A scene from "Jurassic World: Live Tour".

The first movie Enrique Escajeda ever saw was “Jurassic Park.”

“I was around 10 years old and to this day, it’s my favorite” he says. “And it sparked something. I worked at a natural history museum later.”

And now, Escajeda is part of the cast of the “Jurassic World: Live Tour,” which is coming to the Giant Center for seven performances, from Nov. 22 - 24. 

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More specifically, he is the dinosaur Jeannie, a Troodon, a smaller but highly intelligent dinosaur.

“Our dinosaurs are not CGI, they are large animatronics and puppets,” he says. “Jeannie is half animatronics and half puppet. I am controlling her neck with pulleys, and I have hand breaks to open her mouth. I can get her eyes to blink. That’s what brings her to life.”

Escajeda compares the Troodon dinosaur to a horse.

“They were meat eaters and they are really strong. When they get aggressive, they can be dangerous. But Jeannie is the ambassador of nice.”

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All of the dinosaurs in “Jurassic World: Live” are very lifelike and active. They have a story to tell.

“The story is set (in Isla Nublar) between the movies ‘Jurassic World’ and ‘Jurassic World: Fallen Kingdom,’ ” Escajeda says. The Indominus rex has just escaped and brings chaos to the park.

Dr. Kate Walker, inventor of the Dino Decoder, which enables scientists to understand dinosaur emotions, is working with Jeannie. Because she is so intelligent — some believe Troodons are the smartest dinosaurs that ever lived — she is highly curious and emotive.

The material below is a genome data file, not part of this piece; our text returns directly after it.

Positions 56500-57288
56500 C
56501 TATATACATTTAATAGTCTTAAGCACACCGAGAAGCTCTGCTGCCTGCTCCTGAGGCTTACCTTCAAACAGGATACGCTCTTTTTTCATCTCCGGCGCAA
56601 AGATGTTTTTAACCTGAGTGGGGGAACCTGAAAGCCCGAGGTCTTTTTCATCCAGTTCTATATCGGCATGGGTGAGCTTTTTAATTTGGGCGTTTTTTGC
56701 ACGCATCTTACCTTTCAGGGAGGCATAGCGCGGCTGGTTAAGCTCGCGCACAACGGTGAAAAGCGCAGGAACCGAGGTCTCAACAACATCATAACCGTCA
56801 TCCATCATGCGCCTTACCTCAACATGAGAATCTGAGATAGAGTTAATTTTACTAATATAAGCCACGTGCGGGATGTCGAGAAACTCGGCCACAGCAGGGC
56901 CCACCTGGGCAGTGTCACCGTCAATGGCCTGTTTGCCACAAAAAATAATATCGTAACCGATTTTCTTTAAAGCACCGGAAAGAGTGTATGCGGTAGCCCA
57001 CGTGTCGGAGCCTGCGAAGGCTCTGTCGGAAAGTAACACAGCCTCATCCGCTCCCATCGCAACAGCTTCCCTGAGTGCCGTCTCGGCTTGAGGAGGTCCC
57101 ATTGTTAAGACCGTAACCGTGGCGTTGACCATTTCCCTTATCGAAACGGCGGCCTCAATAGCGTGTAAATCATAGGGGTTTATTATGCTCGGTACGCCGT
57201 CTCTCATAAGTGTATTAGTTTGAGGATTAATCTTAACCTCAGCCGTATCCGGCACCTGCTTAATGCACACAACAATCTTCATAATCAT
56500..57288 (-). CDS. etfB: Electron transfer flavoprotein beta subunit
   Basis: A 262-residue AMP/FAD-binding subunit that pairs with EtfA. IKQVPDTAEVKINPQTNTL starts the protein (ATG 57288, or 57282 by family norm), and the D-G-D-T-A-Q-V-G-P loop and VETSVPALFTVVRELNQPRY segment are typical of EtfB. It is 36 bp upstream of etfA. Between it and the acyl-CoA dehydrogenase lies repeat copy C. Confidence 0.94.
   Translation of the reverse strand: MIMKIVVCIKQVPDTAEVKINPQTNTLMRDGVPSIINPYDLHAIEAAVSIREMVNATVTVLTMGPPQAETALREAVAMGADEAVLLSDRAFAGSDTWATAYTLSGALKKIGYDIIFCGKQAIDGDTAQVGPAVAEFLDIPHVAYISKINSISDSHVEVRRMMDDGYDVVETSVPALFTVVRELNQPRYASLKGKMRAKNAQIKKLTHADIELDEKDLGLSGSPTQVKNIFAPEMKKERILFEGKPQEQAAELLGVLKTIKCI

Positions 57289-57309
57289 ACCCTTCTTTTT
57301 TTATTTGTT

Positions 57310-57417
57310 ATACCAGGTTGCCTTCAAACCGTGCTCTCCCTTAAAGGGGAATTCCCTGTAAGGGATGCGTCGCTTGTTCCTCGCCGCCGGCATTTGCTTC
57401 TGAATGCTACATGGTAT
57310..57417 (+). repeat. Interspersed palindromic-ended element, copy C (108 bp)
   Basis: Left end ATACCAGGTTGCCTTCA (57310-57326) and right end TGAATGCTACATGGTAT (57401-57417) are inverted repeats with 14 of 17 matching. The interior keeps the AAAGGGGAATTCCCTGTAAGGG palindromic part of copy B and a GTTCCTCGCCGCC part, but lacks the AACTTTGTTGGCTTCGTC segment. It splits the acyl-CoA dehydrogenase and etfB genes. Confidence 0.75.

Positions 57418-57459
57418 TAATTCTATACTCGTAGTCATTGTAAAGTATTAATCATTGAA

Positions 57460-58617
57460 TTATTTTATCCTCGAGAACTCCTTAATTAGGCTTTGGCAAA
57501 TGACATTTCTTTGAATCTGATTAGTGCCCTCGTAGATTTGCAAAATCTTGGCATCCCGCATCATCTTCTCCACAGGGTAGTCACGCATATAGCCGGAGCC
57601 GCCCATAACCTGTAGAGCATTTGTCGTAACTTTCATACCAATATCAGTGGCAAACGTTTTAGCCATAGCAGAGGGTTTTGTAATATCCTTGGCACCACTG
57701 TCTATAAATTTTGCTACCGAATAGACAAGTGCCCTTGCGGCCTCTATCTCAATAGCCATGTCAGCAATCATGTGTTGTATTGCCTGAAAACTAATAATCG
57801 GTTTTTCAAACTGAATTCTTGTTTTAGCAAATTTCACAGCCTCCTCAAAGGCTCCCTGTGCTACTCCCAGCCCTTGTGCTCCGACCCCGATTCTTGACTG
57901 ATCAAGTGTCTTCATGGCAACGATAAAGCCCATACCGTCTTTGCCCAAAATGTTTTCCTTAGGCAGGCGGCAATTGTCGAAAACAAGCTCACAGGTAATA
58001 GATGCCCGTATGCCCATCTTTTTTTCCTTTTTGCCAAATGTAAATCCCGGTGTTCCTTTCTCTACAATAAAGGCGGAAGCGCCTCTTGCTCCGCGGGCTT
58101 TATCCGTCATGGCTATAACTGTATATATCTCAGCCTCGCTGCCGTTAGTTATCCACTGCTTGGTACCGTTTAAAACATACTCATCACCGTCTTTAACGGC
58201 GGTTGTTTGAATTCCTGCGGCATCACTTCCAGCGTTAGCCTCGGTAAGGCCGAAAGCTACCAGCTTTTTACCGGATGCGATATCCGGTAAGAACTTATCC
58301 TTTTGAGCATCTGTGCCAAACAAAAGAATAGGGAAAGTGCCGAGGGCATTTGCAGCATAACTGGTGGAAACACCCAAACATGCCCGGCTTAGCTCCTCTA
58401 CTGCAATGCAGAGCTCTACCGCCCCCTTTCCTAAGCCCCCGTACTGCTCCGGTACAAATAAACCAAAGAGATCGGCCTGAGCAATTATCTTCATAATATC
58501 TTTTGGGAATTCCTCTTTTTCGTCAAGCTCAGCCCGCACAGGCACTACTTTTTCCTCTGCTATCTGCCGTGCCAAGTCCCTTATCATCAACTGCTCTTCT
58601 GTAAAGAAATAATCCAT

But Jeannie is being used in a corrupt plan to weaponize dinosaurs in a desert facility located in South America. The scientists must save her.

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“A great part of the entire thing is the storytelling,” Escajeda says. “Kids can latch on to any of the dinosaurs because there is an empathetic point of view.”

The show features dinosaurs in their actual size and loud grumbles and roars. It takes two people to operate the massive T. rex and Triceratops.

“We have a screen projector with two trolley systems that show the trees moving back and forth and the jungle of the Jurassic world and the desert,”Escajeda says.

Moving “Jurassic World Live” takes more than half a dozen trucks.

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The Giant Center will feature special “VIP” seating on the floor. Audience members will be sitting in a kind of thrust stage.

“The dinosaurs will be close and sometimes interact with (audience members),” Escajeda says. “No matter what, when a full size T. rex steps in front of you, you’ll be freaking out. But we haven’t had any negative reactions. I think we have a nice balance going back and forth with Jeannie and the aggressive ones. We are not trying to scare kids out of their wits.”